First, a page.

by • July 2, 2016 • No Comments
The world of visual art, may already expansive, has been greatly enhanced by the arrival of 3D printing innovation. Several artists have emerged in the last few years with striking displays of ability and creativity, revealing the world ideas that it’s complex to believe may have come of a 3D printing device. The variety of work produced by 3D printing artists is as wide as that in any other artistic genre, and when you add in artists who use 3D printing alongside other media forms, the possibilities become actually greater.
One multimedia artist who has caught our attention in the past is Jean-François Réveillard, whose work ranges of traditional painting to roadside art to video installations – with a quite healthy dose of 3D printing running through all of it. His subject matter encompasses equitething of the whimsical (“Chat à la moustache verte”) to the sobering (the “Diagnoses” series). His latest series explores both the vast and the quite small in a multimedia, video and 3D printing centered installation entitled “Time and Particles.”
“The particles, constituents of all matter, are precious stones, jewels, vibratory pigments closely related to time and universe. Highlighted in the LHC ( Large Hadron Collider), these discoveries turn upside down our vision of the world and our origin, especially the space/time in that we live,” Réveillard explains. “These gems of the universe are represented in cabinet of curiosity fashion, by sculptures accomplished in a dreamlike poetic manner with three dimensional printings, enhancing their non-persistence and accentuating their mysteries.”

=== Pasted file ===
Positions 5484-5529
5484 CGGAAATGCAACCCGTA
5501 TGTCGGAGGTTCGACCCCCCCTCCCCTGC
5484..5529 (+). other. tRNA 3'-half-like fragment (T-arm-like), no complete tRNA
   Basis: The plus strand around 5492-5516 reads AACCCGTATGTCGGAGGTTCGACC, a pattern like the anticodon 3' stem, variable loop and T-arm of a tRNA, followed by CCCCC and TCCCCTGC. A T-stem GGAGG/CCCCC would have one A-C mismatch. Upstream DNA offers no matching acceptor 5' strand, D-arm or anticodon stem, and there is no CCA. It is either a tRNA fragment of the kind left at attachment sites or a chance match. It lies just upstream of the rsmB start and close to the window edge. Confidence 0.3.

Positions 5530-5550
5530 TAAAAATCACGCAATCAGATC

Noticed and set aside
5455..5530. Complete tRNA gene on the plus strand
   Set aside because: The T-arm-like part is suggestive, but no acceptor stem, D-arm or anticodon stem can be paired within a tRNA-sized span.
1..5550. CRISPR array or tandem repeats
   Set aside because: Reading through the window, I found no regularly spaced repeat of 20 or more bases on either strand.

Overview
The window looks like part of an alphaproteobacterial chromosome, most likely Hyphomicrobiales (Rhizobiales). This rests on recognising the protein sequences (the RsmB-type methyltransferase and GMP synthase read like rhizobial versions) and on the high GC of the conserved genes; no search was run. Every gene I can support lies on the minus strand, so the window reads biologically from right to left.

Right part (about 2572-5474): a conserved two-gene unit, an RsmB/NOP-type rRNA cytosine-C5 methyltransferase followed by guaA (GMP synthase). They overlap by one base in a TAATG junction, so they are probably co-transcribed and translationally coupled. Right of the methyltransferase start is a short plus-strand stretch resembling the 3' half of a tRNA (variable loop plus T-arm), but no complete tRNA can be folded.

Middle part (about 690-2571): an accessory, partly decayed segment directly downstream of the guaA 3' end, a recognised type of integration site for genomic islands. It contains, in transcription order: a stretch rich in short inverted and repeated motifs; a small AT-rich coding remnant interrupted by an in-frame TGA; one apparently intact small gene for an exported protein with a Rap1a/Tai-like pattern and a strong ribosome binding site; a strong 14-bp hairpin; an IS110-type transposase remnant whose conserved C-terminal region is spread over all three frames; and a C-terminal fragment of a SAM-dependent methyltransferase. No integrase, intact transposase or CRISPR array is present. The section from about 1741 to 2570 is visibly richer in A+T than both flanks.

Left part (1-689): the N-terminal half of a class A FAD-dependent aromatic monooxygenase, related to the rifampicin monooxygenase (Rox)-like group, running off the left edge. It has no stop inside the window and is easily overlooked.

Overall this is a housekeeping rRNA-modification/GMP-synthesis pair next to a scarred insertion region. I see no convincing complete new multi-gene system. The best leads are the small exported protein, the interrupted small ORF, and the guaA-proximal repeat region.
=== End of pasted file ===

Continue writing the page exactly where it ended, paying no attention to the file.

The installation debuted at Rhy Art Fair, that took place of June 16-19 in Basel, Switzerland. The abstract, dreamlike exhibit featured several of Réveillard’s 3D printed “particle” sculptures, that range of easy, straightforward depictions of gold particles, for example, to additional metaphorical structures like “Particles of Hope.” Juxtaposed against the 3D printed sculptures was a video stream of surreal images that depict the merging of humanity and the effortless world, as well as the fluid, ephemeral nature of time itself. Digital particles pulsate and dance, and so fade in and out of view alongside nebulous human figures, while sunlight streams through clouds and waves crash on a bevery.
“Nature is the expression of the many visible and observable time, one of the main valuable assets, the one that puts us in the persistence of our lives lost in technological narcosis,” says Réveillard. “We must continually preserve this nature, an integral part of our being, the effortless time belongs to us, existing in every small part of the universe with us, or without us.
“This timeline is represented through observation and digital scenes sets in videos, a few filmed live inside nature, where introspection helps to visualize, immersing in a universal breathing stream, blocking and stopping the artificial time of innovation.”
Indeed, the videos of live nature scenes, for the many part, stand out much additional unquestionably and sharply as opposed to the digital images, that dissolve, morph and disappear. It is particularly informative to watch the particles and human figures fade into the ocean and sky, as if to imply that equitething, of the many primal particulate matter to the many high end human-developed innovation, actuallytually melt back into the elements of that they originally came.
by admin • March 5, 2017
by admin • November 28, 2016
by admin • November 28, 2016